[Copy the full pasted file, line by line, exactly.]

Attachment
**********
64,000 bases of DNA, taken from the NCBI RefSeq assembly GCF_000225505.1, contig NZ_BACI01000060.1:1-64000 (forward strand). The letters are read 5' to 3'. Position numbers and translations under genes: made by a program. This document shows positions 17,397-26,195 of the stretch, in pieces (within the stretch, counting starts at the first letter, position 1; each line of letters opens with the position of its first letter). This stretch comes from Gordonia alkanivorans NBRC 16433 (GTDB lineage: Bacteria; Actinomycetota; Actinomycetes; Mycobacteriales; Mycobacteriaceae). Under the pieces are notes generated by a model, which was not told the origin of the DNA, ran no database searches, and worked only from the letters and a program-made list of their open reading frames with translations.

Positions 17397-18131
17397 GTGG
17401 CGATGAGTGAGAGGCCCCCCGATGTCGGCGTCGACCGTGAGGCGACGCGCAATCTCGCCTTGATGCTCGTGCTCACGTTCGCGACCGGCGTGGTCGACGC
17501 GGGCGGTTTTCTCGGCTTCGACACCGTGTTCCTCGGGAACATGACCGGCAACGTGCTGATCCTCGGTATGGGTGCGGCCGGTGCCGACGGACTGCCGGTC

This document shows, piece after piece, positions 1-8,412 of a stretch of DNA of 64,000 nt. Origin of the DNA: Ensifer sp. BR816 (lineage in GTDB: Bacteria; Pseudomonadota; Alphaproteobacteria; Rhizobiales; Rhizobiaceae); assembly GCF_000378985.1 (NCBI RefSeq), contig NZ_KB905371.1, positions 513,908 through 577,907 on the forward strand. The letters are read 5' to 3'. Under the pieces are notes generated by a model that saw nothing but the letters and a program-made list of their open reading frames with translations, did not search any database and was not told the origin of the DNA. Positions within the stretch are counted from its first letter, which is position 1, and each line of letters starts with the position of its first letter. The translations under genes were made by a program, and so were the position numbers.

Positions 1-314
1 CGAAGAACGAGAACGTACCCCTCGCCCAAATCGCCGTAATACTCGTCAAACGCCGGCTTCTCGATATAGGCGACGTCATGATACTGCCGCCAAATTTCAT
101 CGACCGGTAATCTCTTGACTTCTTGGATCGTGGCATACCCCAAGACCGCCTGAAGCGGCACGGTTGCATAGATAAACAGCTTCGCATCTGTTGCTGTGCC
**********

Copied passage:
64,000 bases of DNA, taken from the NCBI RefSeq assembly GCF_000225505.1, contig NZ_BACI01000060.1:1-64000 (forward strand). The letters are read 5' to 3'. Position numbers and translations under genes: made by a program. This document shows positions 17,397-26,195 of the stretch, in pieces (within the stretch, counting starts at the first letter, position 1; each line of letters opens with the position of its first letter). This stretch comes from Gordonia alkanivorans NBRC 16433 (GTDB lineage: Bacteria; Actinomycetota; Actinomycetes; Mycobacteriales; Mycobacteriaceae). Under the pieces are notes generated by a model, which was not told the origin of the DNA, ran no database searches, and worked only from the letters and a program-made list of their open reading frames with translations.

Positions 17397-18131
17397 GTGG
17401 CGATGAGTGAGAGGCCCCCCGATGTCGGCGTCGACCGTGAGGCGACGCGCAATCTCGCCTTGATGCTCGTGCTCACGTTCGCGACCGGCGTGGTCGACGC
17501 GGGCGGTTTTCTCGGCTTCGACACCGTGTTCCTCGGGAACATGACCGGCAACGTGCTGATCCTCGGTATGGGTGCGGCCGGTGCCGACGGACTGCCGGTC

This document shows, piece after piece, positions 1-8,412 of a stretch of DNA of 64,000 nt. Origin of the DNA: Ensifer sp. BR816 (lineage in GTDB: Bacteria; Pseudomonadota; Alphaproteobacteria; Rhizobiales; Rhizobiaceae); assembly GCF_000378985.1 (NCBI RefSeq), contig NZ_KB905371.1, positions 513,908 through 577,907 on the forward strand. The letters are read 5' to 3'. Under the pieces are notes generated by a model that saw nothing but the letters and a program-made list of their open reading frames with translations, did not search any database and was not told the origin of the DNA. Positions within the stretch are counted from its first letter, which is position 1, and each line of letters starts with the position of its first letter. The translations under genes were made by a program, and so were the position numbers.

Positions 1-314
1 CGAAGAACGAGAACGTACCCCTCGCCCAAATCGCCGTAATACTCGTCAAACGCCGGCTTCTCGATATAGGCGACGTCATGATACTGCCGCCAAATTTCAT
101 CGACCGGTAATCTCTTGACTTCTTGGATCGTGGCATACCCCAAGACCGCCTGAAGCGGCACGGTTGCATAGATAAACAGCTTCGCATCTGTTGCTGTGCC